Vacations break up the school year. In Massachusetts we have a long stretch from September to to New Years, and after that it's like hopping from one stone in the water to the next with three distinct teaching periods: Jan. to Feb., late Feb., to April, and late April to June.
As this beautiful vacation week in Massachusetts wraps up, I've got my view set on the final leg of the school year. I'm also aware of the tremendous activity going on within and outside of my school with regard to initiatives, start-ups, privatization, one-to-one endeavors and more. It continues to be a revolutionary time in education, one that repeatedly calls me to pause and ponder my role and direction.
As I've mentioned before, and will mention again and again, it's best to focus your education reflections with students as center stage--what are you doing for the children in your care? What more can you do to empower their learning and engagement as the year wraps up?
My class is in a great place. They are a terrific group of eager, energetic, creative and thoughtful students who love to learn. They have been looking forward to the the year's final project, the endangered species study. The stage is set to complete this project in a 21st century, student-centered, interdisciplinary way. I will play the role of coach, mentor and guide as students utilize the resources and their skills to learn and present.
We are also preparing for the Massachusetts Math MCAS tests. I want all students to have meaningful exposure to all the topics covered on the test, and we'll work towards as much mastery as we can accomplish since the tests' breadth and depth, for some, is equal to more minutes than a fourth grade year includes. The students have access to a number of independent, quick-feedback, online venues to practice, and in class we'll explore and learn math with a multimodal approach including projects, paper/pencil, discussion, practice sheets and problem solving.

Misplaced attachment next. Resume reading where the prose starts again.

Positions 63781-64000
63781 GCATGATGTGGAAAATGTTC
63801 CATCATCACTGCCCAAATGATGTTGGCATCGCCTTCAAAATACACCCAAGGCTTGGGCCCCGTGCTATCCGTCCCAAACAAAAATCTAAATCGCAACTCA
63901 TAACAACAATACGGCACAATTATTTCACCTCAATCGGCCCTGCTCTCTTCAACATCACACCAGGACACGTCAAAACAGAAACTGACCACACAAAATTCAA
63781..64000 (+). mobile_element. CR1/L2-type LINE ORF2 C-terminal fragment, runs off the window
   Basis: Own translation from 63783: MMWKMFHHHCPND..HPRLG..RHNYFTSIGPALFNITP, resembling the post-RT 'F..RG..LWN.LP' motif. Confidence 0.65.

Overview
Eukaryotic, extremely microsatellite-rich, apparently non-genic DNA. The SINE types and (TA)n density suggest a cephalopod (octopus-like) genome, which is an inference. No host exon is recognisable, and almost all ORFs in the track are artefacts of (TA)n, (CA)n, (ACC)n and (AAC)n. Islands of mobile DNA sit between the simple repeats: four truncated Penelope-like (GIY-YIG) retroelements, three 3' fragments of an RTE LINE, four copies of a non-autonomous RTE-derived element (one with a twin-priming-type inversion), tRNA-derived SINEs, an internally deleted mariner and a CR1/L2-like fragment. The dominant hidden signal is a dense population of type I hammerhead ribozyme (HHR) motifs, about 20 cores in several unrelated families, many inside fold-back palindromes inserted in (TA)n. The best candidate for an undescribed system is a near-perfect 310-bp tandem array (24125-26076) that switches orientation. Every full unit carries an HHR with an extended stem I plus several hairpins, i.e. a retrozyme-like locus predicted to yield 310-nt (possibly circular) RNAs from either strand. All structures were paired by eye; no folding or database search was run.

Ms. Sheffels, our local geologist, will visit our class a number of times to share her expertise related to plate tectonics, and students will travel from fourth grade class to fourth grade class to explore the regions of the United States in a virtual, multi-sensory "travel across the USA."
Our RTI efforts in reading have been very successful this year as students are reading many, many books with interest and understanding. We'll continue these efforts right up to the last days of school as the most important lesson I've learned throughout this initial RTI endeavor is that substantial, meaningful time with text is the best way to build reading skill and fluency.
Bringing the year full circle, I want to end the year where I started last fall and that's with a primary emphasis on encouraging and empowering individual learners with the skills and habits that make them "smart." The gift I want to leave each child with this year is the knowledge that they are capable and worthy students who have the power to achieve their dreams and make a difference in their own lives and the world around them.
Hence, it will be a student-focused final chapter to an energized, transformative teaching year!